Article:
The federal government finally got on the same path as automobile and technology companies that are racing toward a future with autonomous vehicles as a policy outlining manufacturing and safety guidelines and more was released by the U.S. Department of Transportation.
The policies were unveiled Monday by Anthony Foxx, secretary of Transportation, and Jeffrey Zients, director of the National Economic Council.
In an introduction to the Federal Automated Vehicles Policy, Foxx said the “self-driving car raises more possibilities and more questions than perhaps any other transportation innovation under present discussion.”
“Possessing the potential to uproot personal mobility as we know it, to make it safer and even more ubiquitous than conventional automobiles and perhaps even more efficient, self-driving cars have become the archetype of our future transportation,” Foxx said. “Still, important concerns emerge. Will they fully replace the human driver? What ethical judgments will they be called upon to make? What socioeconomic impacts flow from such a dramatic change? Will they disrupt the nature of privacy and security?”
The policy targets four main areas: vehicle performance guidance for automated vehicles; model state policy; National Highway Traffic Safety Administration’s current regulatory tools; regulatory tools for the future.
“We’re envisioning a future where you can take your hands off the wheel and the wheel out of the car, and where your commute becomes productive and restful, rather than frustrating and exhausting,” Zients said in a story on The Verge.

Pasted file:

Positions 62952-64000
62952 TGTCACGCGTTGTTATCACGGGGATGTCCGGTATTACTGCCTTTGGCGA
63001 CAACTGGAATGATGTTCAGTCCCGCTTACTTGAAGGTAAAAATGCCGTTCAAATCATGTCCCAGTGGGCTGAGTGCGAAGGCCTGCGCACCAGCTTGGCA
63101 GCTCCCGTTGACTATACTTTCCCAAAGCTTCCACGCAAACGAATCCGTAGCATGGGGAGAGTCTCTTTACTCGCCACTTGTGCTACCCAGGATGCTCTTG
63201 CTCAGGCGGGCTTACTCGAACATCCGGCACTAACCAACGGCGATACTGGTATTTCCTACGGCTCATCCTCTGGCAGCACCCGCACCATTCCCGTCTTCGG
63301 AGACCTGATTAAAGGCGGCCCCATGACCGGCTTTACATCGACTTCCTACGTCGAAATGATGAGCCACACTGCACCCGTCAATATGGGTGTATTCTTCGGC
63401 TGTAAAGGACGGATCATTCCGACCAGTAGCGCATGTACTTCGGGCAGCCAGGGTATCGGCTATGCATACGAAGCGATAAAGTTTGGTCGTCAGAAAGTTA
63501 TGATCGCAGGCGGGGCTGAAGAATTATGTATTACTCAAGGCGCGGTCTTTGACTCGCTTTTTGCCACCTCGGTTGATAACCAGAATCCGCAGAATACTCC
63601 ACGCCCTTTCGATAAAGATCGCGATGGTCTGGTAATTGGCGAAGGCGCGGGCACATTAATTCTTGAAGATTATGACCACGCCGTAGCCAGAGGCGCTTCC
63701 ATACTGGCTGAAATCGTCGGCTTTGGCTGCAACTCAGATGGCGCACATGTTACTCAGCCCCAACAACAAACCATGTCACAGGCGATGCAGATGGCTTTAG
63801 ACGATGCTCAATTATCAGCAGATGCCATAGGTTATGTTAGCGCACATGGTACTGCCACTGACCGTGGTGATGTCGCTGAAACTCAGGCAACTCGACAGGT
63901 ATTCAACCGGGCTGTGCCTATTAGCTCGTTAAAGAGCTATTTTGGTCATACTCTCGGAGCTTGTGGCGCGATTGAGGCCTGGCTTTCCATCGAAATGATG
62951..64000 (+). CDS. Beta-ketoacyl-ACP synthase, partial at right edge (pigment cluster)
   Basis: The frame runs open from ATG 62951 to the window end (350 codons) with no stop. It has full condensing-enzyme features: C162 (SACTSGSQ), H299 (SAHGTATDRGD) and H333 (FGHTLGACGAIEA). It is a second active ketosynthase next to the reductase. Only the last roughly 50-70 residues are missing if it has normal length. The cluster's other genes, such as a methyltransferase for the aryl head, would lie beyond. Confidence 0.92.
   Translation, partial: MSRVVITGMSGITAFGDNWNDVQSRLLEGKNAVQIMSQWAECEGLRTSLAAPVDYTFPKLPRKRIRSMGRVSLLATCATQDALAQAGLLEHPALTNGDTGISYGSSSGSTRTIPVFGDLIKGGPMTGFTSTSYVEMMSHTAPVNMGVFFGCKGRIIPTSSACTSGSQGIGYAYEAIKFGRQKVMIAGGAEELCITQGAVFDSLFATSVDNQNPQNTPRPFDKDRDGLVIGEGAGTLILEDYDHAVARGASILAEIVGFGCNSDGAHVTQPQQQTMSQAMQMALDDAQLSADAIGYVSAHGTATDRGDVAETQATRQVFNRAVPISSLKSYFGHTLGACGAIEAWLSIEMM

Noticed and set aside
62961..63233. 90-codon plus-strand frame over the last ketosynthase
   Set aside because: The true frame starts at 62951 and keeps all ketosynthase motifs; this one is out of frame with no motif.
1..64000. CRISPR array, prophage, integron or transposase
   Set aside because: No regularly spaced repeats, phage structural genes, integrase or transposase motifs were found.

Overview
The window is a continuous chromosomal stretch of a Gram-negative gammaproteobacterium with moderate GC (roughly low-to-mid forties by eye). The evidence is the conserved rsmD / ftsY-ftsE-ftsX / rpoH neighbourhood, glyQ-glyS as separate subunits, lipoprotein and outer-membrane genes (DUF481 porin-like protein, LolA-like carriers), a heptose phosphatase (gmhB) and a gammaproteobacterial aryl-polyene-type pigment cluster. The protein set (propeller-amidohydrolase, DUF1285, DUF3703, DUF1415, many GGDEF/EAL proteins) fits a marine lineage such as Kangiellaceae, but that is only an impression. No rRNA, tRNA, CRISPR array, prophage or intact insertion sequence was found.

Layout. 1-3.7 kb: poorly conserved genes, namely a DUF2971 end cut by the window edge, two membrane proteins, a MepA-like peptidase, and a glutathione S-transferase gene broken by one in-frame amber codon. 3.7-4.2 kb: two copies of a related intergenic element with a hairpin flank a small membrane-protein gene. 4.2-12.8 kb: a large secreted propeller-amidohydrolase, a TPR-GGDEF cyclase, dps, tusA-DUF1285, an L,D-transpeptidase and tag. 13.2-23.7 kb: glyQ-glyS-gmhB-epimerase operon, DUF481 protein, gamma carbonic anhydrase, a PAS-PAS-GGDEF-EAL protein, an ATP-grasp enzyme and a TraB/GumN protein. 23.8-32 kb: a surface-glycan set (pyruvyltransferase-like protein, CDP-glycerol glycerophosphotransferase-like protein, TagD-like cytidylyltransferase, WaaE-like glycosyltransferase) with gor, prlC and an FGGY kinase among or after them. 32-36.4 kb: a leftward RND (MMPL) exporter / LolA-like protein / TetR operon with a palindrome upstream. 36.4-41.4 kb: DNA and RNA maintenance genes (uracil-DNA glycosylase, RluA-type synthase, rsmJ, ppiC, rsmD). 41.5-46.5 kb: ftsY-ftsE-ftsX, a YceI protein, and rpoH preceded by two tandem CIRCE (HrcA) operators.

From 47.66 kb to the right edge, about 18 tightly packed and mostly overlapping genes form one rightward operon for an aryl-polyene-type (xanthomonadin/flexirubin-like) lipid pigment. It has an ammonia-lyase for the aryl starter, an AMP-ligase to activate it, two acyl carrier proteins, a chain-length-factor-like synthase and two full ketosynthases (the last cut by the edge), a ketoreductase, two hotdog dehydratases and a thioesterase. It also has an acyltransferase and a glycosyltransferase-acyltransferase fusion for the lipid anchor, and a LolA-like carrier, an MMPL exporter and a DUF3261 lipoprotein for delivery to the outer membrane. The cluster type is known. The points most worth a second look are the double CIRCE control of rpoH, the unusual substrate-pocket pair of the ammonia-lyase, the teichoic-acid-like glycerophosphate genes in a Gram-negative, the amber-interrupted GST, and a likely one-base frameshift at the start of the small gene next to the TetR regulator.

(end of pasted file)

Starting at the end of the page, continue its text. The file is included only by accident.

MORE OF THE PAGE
The policy says that DOT’s excitement around highly automated vehicles (HAVs) starts with safety and cites the fact that 35,092 people died on U.S. roadways in 2015 alone. Also adding that 94 percent of crashes can be tied to a human choice or error.
“An important promise of HAVs is to address and mitigate that overwhelming majority of crashes,” the policy reads. “Whether through technology that corrects for human mistakes, or through technology that takes over the full driving responsibility, automated driving innovations could dramatically decrease the number of crashes tied to human choices and behavior.”
A 15-point safety assessment, designed to evaluate how safety is being addressed by self-driving vehicle manufactures, would cover these areas:
- Data Recording and Sharing
- System Safety
- Vehicle Cybersecurity
- Human Machine Interface
- Consumer Education and Training
- Registration and Certification
- Post-Crash Behavior
- Federal, State and Local Laws
- Ethical Considerations
- Operational Design Domain
- Object and Event Detection and Response
- Fall Back (Minimal Risk Condition)
- Validation Methods